According to a survey conducted by Fidelity, last year nearly 40% of Americans resolved to work towards a better financial situation in the New Year. Studies show that those who define their resolutions are more likely to accomplish these goals. Not sure where to start?
Identify financial goals. First identify any financial goals you may have. This could include buying a home, paying down student loans, or establishing an emergency fund. Consider what needs to be done and then create an action plan.
Track your spending. Before committing to a budget, track your spending for a month or so to determine areas in which you may be spending too much. Determine which items are necessary expenses and which are spending leaks.
Check your credit report. Take advantage of free credit reporting services to gain a better idea of where you stand. Make sure everything is accurate and if your score is not where you want it to be, incorporate ways to increase this into your action plan.
Boost retirement contributions. If you’re 30 years out from retirement, saving an extra $1,000 annually could earn you over $110,000 extra for retirement assuming a 7% return on investment. Make sure you are contributing enough to at least get the employer match- it’s free money!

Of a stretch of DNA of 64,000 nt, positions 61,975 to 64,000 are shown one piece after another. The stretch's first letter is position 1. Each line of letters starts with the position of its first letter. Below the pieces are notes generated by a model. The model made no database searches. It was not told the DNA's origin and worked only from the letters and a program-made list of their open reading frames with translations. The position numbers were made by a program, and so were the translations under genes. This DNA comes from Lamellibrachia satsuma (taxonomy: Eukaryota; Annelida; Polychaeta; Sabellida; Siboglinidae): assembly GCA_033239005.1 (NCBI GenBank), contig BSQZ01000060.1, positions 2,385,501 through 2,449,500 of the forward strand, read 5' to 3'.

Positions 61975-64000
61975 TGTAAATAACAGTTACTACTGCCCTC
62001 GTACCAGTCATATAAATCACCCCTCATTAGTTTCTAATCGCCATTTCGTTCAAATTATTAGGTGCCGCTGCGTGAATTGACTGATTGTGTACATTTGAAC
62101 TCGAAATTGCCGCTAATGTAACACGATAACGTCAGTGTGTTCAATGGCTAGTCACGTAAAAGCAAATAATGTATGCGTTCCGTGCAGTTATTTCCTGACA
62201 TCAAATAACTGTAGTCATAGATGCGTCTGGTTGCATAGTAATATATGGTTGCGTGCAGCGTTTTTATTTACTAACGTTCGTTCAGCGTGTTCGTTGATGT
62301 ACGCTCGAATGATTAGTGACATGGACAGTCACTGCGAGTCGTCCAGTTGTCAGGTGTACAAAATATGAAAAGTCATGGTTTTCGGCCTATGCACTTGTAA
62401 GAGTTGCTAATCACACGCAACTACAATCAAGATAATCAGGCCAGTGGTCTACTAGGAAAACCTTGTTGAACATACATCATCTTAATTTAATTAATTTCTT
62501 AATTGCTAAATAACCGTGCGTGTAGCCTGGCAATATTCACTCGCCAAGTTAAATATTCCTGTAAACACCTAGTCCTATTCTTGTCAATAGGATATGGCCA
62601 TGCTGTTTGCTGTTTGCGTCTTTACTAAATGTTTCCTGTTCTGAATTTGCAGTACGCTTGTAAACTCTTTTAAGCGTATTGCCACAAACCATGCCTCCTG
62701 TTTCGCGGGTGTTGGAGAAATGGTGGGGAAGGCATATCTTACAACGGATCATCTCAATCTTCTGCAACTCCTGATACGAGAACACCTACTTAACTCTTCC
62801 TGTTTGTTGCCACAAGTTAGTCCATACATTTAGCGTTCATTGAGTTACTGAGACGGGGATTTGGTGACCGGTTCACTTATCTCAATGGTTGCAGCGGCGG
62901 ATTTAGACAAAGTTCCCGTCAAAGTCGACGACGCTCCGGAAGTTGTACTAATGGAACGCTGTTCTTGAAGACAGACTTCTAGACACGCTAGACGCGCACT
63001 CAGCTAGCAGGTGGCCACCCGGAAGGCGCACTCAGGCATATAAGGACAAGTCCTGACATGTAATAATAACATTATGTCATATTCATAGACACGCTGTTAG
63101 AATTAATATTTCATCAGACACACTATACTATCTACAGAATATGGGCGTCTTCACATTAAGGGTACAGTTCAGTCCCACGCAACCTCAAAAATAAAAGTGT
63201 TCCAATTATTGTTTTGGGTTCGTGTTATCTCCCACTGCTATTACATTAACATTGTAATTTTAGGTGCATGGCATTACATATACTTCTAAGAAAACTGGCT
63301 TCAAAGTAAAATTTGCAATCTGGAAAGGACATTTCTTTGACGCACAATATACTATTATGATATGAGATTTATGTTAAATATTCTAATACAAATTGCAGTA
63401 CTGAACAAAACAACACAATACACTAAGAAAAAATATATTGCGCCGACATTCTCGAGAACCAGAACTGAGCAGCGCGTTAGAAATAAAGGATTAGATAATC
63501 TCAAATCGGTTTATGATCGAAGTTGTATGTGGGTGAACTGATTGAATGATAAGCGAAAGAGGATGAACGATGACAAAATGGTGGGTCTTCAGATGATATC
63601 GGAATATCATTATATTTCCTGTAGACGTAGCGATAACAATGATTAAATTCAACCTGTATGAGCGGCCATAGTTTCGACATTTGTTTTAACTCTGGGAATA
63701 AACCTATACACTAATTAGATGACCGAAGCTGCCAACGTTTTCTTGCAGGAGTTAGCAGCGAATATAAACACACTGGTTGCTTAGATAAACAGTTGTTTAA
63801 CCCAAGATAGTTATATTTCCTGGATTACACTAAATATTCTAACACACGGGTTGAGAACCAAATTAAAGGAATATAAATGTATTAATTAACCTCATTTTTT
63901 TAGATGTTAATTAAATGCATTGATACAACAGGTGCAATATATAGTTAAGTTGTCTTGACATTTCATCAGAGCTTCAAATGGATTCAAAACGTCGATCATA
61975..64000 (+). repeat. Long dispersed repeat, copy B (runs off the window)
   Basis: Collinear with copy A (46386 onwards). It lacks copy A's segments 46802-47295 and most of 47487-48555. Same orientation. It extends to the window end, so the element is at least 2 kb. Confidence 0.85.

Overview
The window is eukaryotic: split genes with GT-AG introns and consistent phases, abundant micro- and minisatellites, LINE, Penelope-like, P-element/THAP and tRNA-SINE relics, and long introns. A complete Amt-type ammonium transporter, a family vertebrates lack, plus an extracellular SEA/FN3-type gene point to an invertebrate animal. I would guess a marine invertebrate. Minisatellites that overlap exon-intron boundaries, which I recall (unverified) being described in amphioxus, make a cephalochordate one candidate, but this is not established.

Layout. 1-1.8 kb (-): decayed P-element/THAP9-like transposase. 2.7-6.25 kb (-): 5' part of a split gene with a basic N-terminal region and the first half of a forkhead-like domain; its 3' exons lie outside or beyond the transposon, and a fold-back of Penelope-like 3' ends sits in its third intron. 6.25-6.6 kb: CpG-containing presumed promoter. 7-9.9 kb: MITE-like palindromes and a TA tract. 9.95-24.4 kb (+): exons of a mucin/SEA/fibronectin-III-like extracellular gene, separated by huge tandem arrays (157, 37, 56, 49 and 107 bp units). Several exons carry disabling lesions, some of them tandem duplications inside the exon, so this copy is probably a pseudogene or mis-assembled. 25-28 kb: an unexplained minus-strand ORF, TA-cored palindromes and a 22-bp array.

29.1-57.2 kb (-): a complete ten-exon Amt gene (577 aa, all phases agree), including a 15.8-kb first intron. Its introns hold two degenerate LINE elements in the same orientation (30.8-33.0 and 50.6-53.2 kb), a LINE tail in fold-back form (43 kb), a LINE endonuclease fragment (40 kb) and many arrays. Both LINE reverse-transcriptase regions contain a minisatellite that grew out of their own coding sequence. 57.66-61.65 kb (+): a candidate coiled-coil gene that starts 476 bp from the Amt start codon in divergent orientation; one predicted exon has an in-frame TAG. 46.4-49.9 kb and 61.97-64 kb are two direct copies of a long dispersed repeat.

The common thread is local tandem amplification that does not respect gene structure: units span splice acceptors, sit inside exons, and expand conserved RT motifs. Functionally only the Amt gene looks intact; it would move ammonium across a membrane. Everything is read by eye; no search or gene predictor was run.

Pay down any debts. Although this may be a lofty goal to become totally debt free within a year, you can make strides to pay down your current debts. This may mean contributing an extra $50 a month to your bill. This can usually be automated so you don’t have to think about it the rest of the year.
Do home maintenance. Save money this year by performing some preventative home maintenance like changing air filters, patching leaks, and having your air and heating system inspected. This will help to save you money throughout the year.
Incorporate these resolutions to get your financial life under control in the New Year. Take this motivation and automate good financial behaviors so it doesn’t get lost in the year-long shuffle.